Dietary patterns related to exposure to persistent organic pollutants based on the Ewha Birth and Growth Cohort

Hye Ah Lee, Hyo Jeong Hwang, Se Young Oh, Eun Hee Ha, Hyesook Park

Research output: Contribution to journalArticlepeer-review

3 Scopus citations

Abstract

Persistent organic pollutants (POPs) are endocrine disruptors that are typically ingested in food. Using data from the Ewha Birth and Growth Cohort study, we identified dietary patterns related to blood persistent organic pollutant (POP) levels in children. In total, 188 Korean children (95 boys and 93 girls) aged 7–9 years were included in this study. Daily food intake data derived from a semi-quantitative food-frequency questionnaire were grouped into 33 food groups. Dietary patterns were analyzed using the reduced rank regression method, with blood POP levels as dependent variables. The marker polychlorinated biphenyl (PCB) pattern showed more weighted loading factors in the intake of shellfish/salted seafood, cheese, nuts and seeds, and total PCBs showed similar results. The dioxin-like PCB pattern was characterized by a higher intake of yogurt, beverages, and fruit and a lower intake of grain, seaweeds, and processed meat. Additionally, the total organochlorine pesticide (OCP) pattern showed positive factor loading values in shrimp and beverages, and negative factor loading values in seaweeds and processed meat. Each dietary pattern accounted for 25.0% of total OCPs, 22.9% of dioxin-like PCBs, 21.6% of marker PCBs, and 21.3% of total PCBs in blood. Dietary pattern scores were linearly related to blood POP levels, and this association remained after adjusting for sex, age, follow-up survey year, maternal educational level, body mass index, and total energy. Dietary patterns differed slightly among the individual POPs. Further studies are needed to develop an intervention strategy for children.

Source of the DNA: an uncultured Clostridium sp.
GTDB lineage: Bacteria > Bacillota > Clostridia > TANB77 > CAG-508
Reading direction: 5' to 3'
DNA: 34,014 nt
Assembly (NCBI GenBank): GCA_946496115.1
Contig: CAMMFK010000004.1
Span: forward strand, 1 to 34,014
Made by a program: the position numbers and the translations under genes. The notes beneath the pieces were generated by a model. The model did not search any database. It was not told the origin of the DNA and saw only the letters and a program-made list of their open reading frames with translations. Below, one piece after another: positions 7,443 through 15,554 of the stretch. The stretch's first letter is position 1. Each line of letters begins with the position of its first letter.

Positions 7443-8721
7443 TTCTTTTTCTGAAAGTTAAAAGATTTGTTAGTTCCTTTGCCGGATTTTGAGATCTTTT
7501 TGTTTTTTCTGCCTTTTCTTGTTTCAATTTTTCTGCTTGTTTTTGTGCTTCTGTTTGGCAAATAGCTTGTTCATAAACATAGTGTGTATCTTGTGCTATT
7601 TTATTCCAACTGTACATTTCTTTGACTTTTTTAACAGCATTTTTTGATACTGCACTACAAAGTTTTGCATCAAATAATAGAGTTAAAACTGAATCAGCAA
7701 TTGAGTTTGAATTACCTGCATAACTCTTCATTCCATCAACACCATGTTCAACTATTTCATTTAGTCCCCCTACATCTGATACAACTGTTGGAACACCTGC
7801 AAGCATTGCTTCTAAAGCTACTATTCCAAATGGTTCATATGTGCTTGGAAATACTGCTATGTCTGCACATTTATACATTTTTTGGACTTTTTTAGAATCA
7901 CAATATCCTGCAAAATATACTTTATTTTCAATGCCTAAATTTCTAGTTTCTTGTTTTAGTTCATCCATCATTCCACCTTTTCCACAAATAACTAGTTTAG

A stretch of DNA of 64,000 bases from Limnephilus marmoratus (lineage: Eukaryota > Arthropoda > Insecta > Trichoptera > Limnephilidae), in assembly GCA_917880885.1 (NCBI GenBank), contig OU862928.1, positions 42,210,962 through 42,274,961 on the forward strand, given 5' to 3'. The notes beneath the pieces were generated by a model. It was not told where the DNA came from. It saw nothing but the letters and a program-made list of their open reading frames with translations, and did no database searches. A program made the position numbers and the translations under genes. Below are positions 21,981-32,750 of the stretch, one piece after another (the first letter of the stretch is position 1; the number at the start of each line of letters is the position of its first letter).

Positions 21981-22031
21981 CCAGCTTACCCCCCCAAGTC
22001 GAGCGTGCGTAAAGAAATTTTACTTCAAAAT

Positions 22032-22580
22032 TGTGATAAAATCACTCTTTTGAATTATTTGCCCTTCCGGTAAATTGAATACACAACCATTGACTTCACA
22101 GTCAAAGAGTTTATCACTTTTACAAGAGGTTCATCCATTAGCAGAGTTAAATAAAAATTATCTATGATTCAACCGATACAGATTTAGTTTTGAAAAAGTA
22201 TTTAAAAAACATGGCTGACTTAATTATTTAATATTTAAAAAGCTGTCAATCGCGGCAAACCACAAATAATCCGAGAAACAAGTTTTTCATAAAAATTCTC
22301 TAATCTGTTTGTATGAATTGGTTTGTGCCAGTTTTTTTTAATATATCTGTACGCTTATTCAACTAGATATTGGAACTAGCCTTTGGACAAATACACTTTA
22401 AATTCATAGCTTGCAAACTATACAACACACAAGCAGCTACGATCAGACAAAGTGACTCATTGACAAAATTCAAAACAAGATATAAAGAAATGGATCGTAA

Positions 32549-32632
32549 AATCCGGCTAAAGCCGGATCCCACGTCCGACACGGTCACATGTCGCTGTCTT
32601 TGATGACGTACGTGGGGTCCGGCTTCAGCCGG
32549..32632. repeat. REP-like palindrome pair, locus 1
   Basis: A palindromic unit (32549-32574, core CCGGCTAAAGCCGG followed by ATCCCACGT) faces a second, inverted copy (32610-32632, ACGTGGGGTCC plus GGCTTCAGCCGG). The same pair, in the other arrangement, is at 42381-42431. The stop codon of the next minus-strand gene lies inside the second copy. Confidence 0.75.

Original languageEnglish
Pages (from-to)189-196
Number of pages8
JournalEnvironmental Pollution
Volume243
DOIs
StatePublished - Dec 2018

Keywords

  • Children
  • Dietary pattern
  • Persistent organic pollutants

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